Of the people who have thought about the world’s problems and offered novel solutions, I have chosen to focus on three people, two Asians–Dr. Muhammad Yunus and Prof. Akeel Bilgrami–and an American, Prof. Stephanie Kelton. All three have achieved eminence and recognition in their respective fields. Mohammad Yunus of Bangladesh is well-known for establishing the bank for the poor–Grameen Bank and has pioneered the practice of micro-finance and social business. Akeel Bilgrami is a philosopher at the University of Columbia, US, and is a leading exponent of modern thought including that of Gandhi. Prof. Kelton teaches economics at Stony Brook University, US, and is a leading proponent of what has come to be known as Modern Monetary Theory (MMT) that dismisses the neo-liberal anxiety over budget deficits when it comes to central governments. All three have a couple of points in common. First, they reject conventional economic wisdom and its assumptions and second, they present an entirely new vision of life—social, philosophical, and political. They are not the only ones to do so but are fairly representative. Their thoughts are definitely worth considering as they just might contain pointers to the direction that could be taken in the future to pull the world out of the hole into which it has apparently dug itself.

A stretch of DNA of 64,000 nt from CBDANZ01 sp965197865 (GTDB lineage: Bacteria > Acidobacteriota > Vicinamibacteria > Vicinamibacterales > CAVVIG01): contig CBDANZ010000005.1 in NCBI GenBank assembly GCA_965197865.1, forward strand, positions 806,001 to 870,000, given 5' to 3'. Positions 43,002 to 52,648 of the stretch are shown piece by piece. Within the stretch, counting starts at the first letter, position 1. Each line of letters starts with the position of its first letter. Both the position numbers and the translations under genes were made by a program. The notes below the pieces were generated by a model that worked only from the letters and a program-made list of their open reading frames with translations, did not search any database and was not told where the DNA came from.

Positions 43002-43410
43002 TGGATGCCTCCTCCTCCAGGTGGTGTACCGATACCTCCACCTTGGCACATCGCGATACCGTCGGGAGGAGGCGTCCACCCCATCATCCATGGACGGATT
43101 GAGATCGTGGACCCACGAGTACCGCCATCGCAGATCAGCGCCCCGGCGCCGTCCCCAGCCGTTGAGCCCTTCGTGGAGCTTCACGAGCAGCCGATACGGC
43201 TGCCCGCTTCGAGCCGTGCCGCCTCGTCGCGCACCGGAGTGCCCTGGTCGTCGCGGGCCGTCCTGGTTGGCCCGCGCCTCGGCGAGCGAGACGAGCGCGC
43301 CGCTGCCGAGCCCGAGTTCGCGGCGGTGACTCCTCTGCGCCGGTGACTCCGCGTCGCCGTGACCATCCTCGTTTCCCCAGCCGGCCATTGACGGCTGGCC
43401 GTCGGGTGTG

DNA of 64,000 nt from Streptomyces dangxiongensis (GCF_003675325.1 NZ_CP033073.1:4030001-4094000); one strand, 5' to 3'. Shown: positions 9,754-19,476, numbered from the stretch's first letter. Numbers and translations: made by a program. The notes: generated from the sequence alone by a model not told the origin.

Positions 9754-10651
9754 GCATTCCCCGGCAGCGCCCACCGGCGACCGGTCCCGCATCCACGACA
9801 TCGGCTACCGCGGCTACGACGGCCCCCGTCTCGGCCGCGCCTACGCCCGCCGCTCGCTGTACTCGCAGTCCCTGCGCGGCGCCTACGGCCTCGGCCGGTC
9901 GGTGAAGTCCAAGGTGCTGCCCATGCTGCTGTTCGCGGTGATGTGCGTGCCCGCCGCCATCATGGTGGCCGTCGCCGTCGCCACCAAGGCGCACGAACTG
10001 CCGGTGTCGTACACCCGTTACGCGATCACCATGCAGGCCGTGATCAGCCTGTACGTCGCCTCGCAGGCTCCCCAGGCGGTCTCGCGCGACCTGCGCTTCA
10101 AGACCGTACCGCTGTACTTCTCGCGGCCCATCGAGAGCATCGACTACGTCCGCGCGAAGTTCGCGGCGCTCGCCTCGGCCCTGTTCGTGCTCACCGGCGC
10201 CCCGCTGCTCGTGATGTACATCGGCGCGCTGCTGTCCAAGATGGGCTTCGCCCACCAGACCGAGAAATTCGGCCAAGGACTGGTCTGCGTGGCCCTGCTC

To start with, Muhammad Yunus is a preeminent scholar for his deep study of economics first in Bangladesh and later in the United States that earned him a Ph.D. But his first-hand experience of the poverty stricken in his home country convinced him that the theory he had learnt made no sense. Economic theory he found to be mostly ‘fairy tales’ that held no relevance in real life. In his view the fundamental mistake committed by conventional economic theory was to assume that human beings were driven by self-interest. To put it simply, everyone was selfish. The real human beings he encountered possessed both qualities—selfishness and selflessness. But economic theory completely blacked out the selfless part, thereby helping to create a totally selfish world, driven by profit. The whole system, he felt, sucked up wealth from the bottom and concentrated it in the hands of a few. The consequence? Half the people in the world had no access to the “oxygen” of financial services and remained mired in poverty. Banks took the easy way out and tapped the wealthy.